The photography is interesting in The Smiling Madame Beudet.  There are several in-camera effects, even special effects, and the lighting was clearly thought about carefully.  This was not simply a “point and shoot” film; thought went into the artistic expression of each scene in terms of what or whom was highlighted. 

But does this make The Smiling Madame Beudet an entertaining film?  Not really.  My attention started to wander a little at the 20 minute mark – and the version I saw was just under 40 minutes.  I don’t think this film has much interest outside an audience interested in film history.  Again, though, I reiterate that I found this film not so much a story of female repression, but one of depression and its difficult effects on everyone involved.

Arbitrary Rating: 6/10

7 comments:

  1. You are not alone in having struggled with depression. Count me in.

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    1. Thanks for the comment and the show of solidarity. :)

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  2. That is a very interesting angle and one I did not think of. It bothered me that the film tries to portray an evil husband who in my point of view is only trying to help his wife. If you assume that she is mentally ill and we see the story from her distorted view it makes a lot more sense. He is unable to cope with her, but so would almost anybody. Depression is not an easy illness to combat. Been there, done that.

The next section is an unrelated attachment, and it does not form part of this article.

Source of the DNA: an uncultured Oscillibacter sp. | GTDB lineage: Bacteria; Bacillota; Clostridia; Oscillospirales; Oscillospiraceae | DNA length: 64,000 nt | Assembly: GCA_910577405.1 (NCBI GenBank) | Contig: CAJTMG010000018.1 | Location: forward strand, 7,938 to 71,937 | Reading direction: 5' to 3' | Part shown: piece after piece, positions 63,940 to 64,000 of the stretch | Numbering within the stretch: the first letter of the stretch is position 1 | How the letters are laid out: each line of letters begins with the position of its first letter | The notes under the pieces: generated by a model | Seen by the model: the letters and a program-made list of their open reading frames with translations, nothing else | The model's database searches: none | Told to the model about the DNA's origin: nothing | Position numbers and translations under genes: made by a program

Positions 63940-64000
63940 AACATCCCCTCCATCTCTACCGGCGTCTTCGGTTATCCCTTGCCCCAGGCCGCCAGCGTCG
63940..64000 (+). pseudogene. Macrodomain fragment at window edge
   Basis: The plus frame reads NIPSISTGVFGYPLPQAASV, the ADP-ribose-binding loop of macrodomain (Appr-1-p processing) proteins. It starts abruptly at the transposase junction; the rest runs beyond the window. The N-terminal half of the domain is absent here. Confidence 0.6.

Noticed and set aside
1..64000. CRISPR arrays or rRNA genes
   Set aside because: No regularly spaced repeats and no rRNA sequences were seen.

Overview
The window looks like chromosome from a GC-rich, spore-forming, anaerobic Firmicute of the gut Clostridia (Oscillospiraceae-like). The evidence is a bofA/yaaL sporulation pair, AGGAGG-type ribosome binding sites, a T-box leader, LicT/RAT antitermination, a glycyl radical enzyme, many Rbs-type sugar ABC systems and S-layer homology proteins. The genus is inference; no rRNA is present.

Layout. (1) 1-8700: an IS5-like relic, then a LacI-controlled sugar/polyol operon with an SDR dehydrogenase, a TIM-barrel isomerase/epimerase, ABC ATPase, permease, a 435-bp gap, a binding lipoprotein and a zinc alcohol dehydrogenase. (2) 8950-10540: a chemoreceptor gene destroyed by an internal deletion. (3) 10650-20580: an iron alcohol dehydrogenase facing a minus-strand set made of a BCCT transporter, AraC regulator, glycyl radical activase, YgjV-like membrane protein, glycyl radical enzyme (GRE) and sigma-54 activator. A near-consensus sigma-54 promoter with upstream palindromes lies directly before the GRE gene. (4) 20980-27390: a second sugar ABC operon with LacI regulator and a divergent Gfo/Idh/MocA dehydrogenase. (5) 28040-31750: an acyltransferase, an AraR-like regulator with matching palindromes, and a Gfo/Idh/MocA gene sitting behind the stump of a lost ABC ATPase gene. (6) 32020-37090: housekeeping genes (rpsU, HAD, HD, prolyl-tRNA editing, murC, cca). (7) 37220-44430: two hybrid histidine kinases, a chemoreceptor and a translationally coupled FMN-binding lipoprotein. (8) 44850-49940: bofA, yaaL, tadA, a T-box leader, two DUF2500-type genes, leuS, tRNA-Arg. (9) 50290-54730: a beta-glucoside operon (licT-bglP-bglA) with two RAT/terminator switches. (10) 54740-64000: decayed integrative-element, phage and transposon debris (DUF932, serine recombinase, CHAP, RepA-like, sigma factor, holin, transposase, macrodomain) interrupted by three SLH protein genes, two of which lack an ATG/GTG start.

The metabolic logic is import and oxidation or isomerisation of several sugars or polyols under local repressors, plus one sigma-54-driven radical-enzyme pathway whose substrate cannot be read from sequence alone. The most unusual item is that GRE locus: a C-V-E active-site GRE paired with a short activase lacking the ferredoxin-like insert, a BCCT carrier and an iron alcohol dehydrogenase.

If on the other hand "Madame Beudet..." was made to promote a femististic cause I think it misses the mark.

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    1. I definitely agree that the husband is not really "evil." He IS trying to help, but he doesn't really know HOW to help. His intentions are good, however, despite their consequences not always being what he intended. I don't completely get behind the feminist interpretation either, mostly because when I watched this a second time, depression made so much more sense than a vague frustration at "a woman's place." I'm glad to offer an "alternative interpretation" for this one.

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  3. I'm with Mr. Sorensen on this one--yes, her husband is boorish, but he genuinely seems to want to do nice things for her. I never considered the depression angle, either, and I wish I had. It might have made me appreciate it a little more. When I watched it, I found my mind wandering. When I could actually concentrate on it, I kept wondering what her problem was. Maybe a little communication with her husband would've helped? I got the impression that he'd have done what she asked of him.

    I found this one a struggle despite its length.

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    1. I don't know if I was struggling, per se, but it also wasn't an easy watch. At under an hour in length, it sure as heck felt longer. There were definitely times where I felt like I was playing the countdown game.